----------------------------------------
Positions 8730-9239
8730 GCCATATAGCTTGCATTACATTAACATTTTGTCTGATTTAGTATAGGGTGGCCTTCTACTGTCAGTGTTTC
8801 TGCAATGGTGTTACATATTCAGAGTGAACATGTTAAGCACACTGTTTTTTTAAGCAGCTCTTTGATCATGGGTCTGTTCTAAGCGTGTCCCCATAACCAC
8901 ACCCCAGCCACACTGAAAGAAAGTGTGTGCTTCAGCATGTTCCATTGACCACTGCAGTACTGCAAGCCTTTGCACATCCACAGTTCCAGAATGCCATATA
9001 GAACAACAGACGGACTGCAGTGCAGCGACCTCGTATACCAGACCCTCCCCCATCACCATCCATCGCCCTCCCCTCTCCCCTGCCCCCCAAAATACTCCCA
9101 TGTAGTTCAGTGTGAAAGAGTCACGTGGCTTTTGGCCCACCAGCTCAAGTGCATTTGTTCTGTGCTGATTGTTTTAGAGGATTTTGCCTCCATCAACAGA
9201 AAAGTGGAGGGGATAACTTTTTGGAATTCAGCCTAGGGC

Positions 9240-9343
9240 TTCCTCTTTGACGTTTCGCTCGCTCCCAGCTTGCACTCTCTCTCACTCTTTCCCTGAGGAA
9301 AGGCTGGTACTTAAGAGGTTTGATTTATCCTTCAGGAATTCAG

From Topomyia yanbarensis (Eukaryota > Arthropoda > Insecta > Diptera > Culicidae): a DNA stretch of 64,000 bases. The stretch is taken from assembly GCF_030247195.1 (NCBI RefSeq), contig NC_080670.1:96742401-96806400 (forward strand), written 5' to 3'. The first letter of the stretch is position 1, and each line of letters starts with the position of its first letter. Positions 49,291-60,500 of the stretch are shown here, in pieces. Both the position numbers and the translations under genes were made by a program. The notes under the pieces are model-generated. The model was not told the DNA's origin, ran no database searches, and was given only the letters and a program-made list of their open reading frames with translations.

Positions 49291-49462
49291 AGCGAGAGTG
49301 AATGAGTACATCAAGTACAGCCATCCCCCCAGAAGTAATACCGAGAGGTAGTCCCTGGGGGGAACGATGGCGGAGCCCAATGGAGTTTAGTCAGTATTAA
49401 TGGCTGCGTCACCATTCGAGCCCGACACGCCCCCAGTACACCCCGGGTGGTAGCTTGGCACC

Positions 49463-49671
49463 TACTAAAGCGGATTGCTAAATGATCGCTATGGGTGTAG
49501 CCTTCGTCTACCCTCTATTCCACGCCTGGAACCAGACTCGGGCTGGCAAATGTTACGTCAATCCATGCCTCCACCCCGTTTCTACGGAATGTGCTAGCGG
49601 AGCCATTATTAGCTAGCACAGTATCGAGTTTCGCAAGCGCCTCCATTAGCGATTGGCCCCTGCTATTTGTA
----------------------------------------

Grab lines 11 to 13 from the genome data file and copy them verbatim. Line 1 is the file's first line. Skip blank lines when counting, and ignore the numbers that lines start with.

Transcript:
From Topomyia yanbarensis (Eukaryota > Arthropoda > Insecta > Diptera > Culicidae): a DNA stretch of 64,000 bases. The stretch is taken from assembly GCF_030247195.1 (NCBI RefSeq), contig NC_080670.1:96742401-96806400 (forward strand), written 5' to 3'. The first letter of the stretch is position 1, and each line of letters starts with the position of its first letter. Positions 49,291-60,500 of the stretch are shown here, in pieces. Both the position numbers and the translations under genes were made by a program. The notes under the pieces are model-generated. The model was not told the DNA's origin, ran no database searches, and was given only the letters and a program-made list of their open reading frames with translations.

Positions 49291-49462
49291 AGCGAGAGTG